A Waltz With History: Devon More on What She Learned From Berlin

Devon More's Berlin Waltz ran July 31 - August 8 as part of the 2015 Calgary Fringe Festival. Photo Credit: Petrocker Photography.

Devon More’s Berlin Waltz ran July 31 – August 8 as part of the 2015 Calgary Fringe Festival. Photo Credit: Petrocker Photography.

For singer-songwriter Devon More, live performance offers an invaluable opportunity to plant new ideas.

“I have a very active brain. I love to research, and I love to learn,” said the Vancouver-based artist. “I find that a lot of media and entertainment that we are exposed to is quite hollow, and I think what a shame…because entertainment value is the perfect way to educate or teach someone.”

And with endless information at our fingertips, live performance is more important than ever in this age of Web 2.0, says More.

“It’s amazing if people give you an hour of their time in a world where seven seconds into a Youtube video clip if it’s not entertaining, then you’re onto the next page, right? So, a full hour of time seems like a wasted opportunity to bring people into a room without trying to give them something… [that they] can marinate on later.”

Last month, More premiered her one-woman musical comedy Berlin Waltz at the Calgary Fringe Festival. Through original music and puppetry, More staged Berlin’s history during the Cold War, from the end of World War II to the fall of the Berlin Wall.

More felt inspired to develop Berlin Waltz after living in Germany’s capital city for four years.

“Everyone wants to know why I went to Berlin, but it was completely haphazard,” said More. “I had finished my first undergrad in Kamloops at Thompson Rivers University where I did a Bachelor of Arts in Theatre and Anthropology. So, naturally, I was still working a restaurant managerial job after I finished. And I thought, well I could do this somewhere cooler.”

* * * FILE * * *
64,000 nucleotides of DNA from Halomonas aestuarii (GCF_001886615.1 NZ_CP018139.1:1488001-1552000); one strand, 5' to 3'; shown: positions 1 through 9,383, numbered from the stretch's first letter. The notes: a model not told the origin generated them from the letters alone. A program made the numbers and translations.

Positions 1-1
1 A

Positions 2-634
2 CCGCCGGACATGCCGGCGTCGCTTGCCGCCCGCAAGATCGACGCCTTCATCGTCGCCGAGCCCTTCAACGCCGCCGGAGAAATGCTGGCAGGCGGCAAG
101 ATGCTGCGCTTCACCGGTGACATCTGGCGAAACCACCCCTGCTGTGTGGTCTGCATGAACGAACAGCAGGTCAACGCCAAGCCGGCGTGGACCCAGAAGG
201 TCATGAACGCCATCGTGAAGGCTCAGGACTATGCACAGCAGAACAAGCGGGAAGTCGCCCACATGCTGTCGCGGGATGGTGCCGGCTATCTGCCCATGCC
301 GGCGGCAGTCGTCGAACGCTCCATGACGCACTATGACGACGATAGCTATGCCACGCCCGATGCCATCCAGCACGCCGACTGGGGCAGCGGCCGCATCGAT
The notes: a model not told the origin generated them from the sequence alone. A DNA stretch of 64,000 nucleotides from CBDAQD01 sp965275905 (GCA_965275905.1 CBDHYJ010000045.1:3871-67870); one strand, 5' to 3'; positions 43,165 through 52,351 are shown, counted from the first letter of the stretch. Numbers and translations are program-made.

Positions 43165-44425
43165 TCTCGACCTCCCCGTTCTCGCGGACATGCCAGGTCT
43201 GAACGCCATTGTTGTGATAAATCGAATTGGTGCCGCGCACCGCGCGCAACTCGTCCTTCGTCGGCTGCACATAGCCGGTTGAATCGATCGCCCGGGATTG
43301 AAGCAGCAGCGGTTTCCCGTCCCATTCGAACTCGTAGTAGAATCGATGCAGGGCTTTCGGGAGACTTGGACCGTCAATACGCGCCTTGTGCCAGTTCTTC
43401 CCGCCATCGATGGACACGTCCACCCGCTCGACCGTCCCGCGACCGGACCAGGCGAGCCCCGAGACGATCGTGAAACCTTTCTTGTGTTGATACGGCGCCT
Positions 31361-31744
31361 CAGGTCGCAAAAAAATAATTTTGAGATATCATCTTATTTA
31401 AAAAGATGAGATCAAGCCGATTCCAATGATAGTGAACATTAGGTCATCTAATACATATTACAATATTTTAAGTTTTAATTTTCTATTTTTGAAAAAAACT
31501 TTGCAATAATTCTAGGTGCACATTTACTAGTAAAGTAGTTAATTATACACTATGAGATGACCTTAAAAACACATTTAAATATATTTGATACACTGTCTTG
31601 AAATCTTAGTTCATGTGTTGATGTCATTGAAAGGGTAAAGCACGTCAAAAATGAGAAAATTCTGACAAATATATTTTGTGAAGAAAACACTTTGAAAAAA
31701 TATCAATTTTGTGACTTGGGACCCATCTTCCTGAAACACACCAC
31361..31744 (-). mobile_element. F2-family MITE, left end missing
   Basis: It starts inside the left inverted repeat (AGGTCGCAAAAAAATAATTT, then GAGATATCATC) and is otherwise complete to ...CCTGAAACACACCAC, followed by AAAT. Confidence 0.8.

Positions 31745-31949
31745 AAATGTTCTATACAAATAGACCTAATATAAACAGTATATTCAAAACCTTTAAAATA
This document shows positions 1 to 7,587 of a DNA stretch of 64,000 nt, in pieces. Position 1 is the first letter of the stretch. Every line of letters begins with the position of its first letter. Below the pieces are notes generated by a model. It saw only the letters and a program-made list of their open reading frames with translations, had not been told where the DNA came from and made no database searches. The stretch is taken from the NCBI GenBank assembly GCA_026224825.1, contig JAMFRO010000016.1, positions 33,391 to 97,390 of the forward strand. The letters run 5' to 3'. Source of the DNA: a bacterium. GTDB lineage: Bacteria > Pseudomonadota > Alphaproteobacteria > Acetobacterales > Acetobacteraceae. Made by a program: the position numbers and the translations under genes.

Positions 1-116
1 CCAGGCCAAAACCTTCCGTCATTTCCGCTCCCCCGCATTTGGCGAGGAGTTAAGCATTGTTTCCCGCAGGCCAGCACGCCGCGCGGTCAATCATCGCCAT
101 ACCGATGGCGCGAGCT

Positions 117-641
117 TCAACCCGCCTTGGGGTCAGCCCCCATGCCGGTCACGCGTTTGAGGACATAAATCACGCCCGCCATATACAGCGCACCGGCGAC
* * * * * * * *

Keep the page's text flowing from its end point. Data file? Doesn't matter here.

“I had done a study exchange to the Netherlands years previous, so I already spoke Dutch. My slightly flawed logic was that German would be the next easiest language to pick up after that, and I could get a working holiday visa for Germany.”

With her best friend joining her, More set off for Germany. Upon arriving in Berlin, More and her friend attended an orientation session on how to navigate through German bureaucracy e.g. work permits, tax numbers.

“[We] figured we would probably end up getting seasonal work somewhere else in Germany, like at a ski resort. But when we got to Berlin, it was just…you could feel the energy of the city,” said More. “People are out and contributing to the city, taking part in the city. I just couldn’t think of a good enough reason to leave, even though unemployment at the time was at almost 20%. This was during the 2008/2009 Recession.”

Despite her limited German, More found work at a pub. Working and living in Berlin, More started to recognize something amazing about the city. Even after “witnessing all the extremes, all the worst possible outcomes” just decades before, Berlin still held the arts in high esteem.

“It’s the only place I’ve ever been where if someone asks you what you do, and you say I am an artist, their next question is not “What’s your real job?” It’s a very creative city,” said More. “And it’s a very beautiful thing as a creative person to be in a city that’s been basically slapped in the face by everything that happened in the 20th century and to see the priorities of the city be art and culture.”

More returned to Canada in 2012. Development on Berlin Waltz would begin after More’s 2014 fringe tour.

“The fringe is…I’ve never worked so hard for meager returns, but you know it’s amazing,” said More about the fringe experience. “Professional development pays for itself — so don’t make me seem like I’m money hungry! But you spend so much time on the fringe working, selling, trying to promote, trying to get people excited about your show…I just couldn’t…you really need to care about, at least I do, what you’re trying to sell to be able to maintain that level of involvement with it.”

With this in mind, More searched for a subject that she felt ready to invest all her time and energy into.